Self-pathologisation and e-mail

it is notable how much self-contempt runs through such accounts, and the way they draw on the language of pathology. In the extract that begins this section, the male professor characterises himself as variously ‘addicted’, ‘obsessive’ and ‘compulsive’ when he might more accurately be seen as enacting quite reasonable strategies in order to cope with an entirely unreasonable workload. ‘Addiction’ metaphors suffuse academics’ talk of their relationship to e-mail, even as they report such high levels of anxiety that they feel they have to check e-mail first thing in the morning and last thing at night, and in which time away (on sick leave, on holiday) generates fears of what might be lurking in the inbox when they return. Again, inventive ‘strategies’ abound for keeping such anxiety at bay eg putting on your ‘out of office’ reply when you are actually in the office.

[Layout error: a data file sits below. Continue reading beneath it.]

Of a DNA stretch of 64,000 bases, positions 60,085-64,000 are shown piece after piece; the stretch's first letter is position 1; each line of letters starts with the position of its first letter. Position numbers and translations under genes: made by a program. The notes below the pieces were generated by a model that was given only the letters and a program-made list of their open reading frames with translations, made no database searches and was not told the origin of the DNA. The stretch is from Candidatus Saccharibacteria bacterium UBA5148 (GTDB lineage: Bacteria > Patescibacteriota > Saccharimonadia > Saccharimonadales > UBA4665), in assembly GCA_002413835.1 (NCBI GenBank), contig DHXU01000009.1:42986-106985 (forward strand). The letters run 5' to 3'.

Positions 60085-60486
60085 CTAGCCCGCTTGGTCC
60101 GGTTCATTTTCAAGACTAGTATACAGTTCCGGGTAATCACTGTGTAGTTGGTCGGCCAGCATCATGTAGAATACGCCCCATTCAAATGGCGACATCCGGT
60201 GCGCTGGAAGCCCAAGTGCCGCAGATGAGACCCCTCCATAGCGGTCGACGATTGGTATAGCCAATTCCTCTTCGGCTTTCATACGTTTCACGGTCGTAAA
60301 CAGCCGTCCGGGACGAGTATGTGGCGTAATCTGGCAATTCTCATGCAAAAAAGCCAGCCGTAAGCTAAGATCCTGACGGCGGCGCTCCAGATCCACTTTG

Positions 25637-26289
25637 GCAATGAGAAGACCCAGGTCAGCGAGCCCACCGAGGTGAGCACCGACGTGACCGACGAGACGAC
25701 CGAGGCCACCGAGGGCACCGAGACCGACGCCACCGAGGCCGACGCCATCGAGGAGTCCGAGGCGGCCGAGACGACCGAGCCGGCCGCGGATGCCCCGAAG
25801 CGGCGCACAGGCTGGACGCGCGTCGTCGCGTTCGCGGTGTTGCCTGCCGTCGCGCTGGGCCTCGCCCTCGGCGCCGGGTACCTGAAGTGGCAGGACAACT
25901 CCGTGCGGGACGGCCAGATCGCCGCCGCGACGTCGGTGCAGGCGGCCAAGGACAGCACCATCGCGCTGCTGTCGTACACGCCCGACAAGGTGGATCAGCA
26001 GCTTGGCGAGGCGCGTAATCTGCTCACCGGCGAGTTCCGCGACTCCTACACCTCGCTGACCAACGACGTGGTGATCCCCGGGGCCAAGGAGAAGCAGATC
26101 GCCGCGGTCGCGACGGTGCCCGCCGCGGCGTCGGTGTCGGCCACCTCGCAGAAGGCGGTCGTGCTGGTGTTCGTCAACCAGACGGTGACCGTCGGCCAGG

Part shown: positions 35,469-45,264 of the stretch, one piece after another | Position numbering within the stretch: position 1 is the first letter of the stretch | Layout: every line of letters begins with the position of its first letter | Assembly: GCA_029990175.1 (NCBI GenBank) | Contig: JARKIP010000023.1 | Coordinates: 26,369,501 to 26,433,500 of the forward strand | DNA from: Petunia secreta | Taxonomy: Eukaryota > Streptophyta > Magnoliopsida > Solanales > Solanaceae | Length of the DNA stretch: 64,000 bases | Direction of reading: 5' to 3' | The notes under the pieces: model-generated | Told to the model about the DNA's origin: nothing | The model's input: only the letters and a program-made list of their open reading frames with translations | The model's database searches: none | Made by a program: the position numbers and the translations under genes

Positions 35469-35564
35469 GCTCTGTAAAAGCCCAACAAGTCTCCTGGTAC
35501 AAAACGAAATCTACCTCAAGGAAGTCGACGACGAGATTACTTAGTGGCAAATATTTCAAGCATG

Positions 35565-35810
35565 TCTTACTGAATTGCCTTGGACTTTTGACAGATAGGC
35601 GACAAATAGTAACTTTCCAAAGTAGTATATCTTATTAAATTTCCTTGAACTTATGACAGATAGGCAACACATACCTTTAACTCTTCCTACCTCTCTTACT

Gill, R (2009) Breaking the silence: The hidden injuries of neo-liberal academia in Flood,R. & Gill,R. (Eds.) Secrecy and Silence in the Research Process: Feminist Reflections. London: Routledge

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